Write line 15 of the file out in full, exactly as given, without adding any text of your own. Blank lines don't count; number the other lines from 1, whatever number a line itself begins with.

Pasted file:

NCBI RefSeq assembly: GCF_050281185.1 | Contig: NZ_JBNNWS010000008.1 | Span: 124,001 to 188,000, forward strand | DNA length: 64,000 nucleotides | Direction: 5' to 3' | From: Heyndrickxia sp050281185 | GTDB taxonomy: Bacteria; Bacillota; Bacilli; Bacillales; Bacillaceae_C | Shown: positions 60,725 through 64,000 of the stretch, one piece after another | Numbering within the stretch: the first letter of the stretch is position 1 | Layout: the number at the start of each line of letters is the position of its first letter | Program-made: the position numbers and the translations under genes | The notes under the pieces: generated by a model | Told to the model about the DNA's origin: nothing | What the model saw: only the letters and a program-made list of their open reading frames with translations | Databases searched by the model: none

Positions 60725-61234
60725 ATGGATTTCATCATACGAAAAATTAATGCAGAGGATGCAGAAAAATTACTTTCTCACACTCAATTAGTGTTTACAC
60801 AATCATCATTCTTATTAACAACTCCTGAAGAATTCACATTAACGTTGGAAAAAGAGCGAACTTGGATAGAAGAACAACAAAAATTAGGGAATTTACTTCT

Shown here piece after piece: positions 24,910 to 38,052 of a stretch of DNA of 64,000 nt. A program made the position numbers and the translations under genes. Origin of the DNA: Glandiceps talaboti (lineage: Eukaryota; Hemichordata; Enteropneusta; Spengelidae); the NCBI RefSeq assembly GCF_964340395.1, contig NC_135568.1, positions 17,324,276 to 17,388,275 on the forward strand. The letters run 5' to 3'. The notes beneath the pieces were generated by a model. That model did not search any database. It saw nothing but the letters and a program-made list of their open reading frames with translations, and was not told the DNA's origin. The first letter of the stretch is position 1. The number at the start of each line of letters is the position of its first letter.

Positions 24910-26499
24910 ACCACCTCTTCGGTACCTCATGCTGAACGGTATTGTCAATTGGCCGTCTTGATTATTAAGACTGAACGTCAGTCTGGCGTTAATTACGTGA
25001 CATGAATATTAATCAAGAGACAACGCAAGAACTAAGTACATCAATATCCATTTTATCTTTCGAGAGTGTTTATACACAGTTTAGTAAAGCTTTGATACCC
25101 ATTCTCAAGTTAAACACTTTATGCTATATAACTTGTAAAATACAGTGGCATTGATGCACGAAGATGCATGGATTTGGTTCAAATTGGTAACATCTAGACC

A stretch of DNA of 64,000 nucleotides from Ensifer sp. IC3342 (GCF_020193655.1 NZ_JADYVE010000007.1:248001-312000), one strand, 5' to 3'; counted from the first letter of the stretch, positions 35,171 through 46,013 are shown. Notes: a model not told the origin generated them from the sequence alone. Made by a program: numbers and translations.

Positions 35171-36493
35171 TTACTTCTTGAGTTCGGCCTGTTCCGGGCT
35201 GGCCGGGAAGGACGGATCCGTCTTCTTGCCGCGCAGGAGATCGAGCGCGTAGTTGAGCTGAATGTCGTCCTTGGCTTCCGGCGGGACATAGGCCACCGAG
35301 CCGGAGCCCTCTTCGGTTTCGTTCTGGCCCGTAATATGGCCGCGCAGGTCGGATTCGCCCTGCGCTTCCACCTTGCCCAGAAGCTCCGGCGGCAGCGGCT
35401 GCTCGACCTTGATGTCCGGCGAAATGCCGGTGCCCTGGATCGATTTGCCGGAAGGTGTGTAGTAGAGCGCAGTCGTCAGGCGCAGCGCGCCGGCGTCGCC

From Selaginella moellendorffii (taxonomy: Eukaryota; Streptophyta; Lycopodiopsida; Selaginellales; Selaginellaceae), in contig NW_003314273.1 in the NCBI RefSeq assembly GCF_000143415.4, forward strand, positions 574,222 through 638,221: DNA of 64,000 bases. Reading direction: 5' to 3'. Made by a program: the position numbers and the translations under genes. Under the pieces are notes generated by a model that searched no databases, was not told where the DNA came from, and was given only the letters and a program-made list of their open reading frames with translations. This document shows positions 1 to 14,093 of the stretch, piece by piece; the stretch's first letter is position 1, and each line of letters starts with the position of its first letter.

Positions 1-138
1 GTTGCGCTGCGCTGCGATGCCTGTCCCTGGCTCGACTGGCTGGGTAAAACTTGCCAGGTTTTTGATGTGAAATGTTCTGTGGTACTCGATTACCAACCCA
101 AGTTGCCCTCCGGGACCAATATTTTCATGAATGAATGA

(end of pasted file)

35401 GCTCGACCTTGATGTCCGGCGAAATGCCGGTGCCCTGGATCGATTTGCCGGAAGGTGTGTAGTAGAGCGCAGTCGTCAGGCGCAGCGCGCCGGCGTCGCC